PEGs (polyethylene glycols) function as:
- emollients (which help soften and lubricate the skin),
- emulsifiers (which help water-based and oil-based ingredients mix properly),
- vehicles that help deliver other ingredients deeper into the skin.
Skin penetration enhancing effects have been shown with PEG-2 and PEG-9 stearate.
Polyethylene when it is not combined with glycol, is the most common form of plastic used in the world. It is flexible and has a smooth, waxy feel. When ground up, the small particles are included in scrubs as a gentle abrasive. When mixed with glycol, it becomes a viscous liquid. In the minuscule amounts used in cosmetics, it helps keep products stable and performs functions similar to those of glycerin. Because polyethylene glycol can penetrate skin, it is also a vehicle that helps deliver other ingredients deeper into the skin. It is also used internally in medical procedures to flush and clean the intestinal tract. – Beautypedia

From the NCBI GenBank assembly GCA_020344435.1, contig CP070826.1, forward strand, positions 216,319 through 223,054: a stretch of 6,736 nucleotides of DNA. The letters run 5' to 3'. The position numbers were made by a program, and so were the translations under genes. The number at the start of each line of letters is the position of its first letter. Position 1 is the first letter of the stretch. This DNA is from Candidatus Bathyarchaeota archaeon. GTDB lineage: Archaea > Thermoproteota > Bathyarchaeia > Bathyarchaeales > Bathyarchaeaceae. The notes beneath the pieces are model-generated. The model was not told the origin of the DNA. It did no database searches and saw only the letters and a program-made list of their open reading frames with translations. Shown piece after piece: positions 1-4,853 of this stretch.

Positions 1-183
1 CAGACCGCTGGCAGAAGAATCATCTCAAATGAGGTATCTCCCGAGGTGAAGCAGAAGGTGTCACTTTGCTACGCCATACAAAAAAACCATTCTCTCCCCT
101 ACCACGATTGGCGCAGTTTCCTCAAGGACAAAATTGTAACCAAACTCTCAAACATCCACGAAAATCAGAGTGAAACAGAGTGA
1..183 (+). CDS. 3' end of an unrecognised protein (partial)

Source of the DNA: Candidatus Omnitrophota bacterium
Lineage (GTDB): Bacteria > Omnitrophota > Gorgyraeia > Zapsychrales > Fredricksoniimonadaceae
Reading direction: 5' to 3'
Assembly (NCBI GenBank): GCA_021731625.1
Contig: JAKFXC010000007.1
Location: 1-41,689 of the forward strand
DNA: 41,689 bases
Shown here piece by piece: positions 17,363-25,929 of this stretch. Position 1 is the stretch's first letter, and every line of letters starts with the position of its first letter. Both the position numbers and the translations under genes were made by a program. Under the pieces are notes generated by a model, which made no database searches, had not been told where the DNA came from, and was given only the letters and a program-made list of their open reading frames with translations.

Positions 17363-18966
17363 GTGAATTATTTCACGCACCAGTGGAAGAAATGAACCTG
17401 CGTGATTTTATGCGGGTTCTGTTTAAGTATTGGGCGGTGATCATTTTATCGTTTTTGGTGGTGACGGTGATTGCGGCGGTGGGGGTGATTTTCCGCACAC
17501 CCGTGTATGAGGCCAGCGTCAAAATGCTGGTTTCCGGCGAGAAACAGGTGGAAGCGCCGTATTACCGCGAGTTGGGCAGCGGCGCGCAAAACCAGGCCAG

Various forms of PEG-compounds are mixed with fatty acids and fatty alcohols to create a variety of substances that have diverse functions in cosmetics, including acting as surfactants, binding agents (to keep ingredients blended), stabilizers, and emollients. – Beautypedia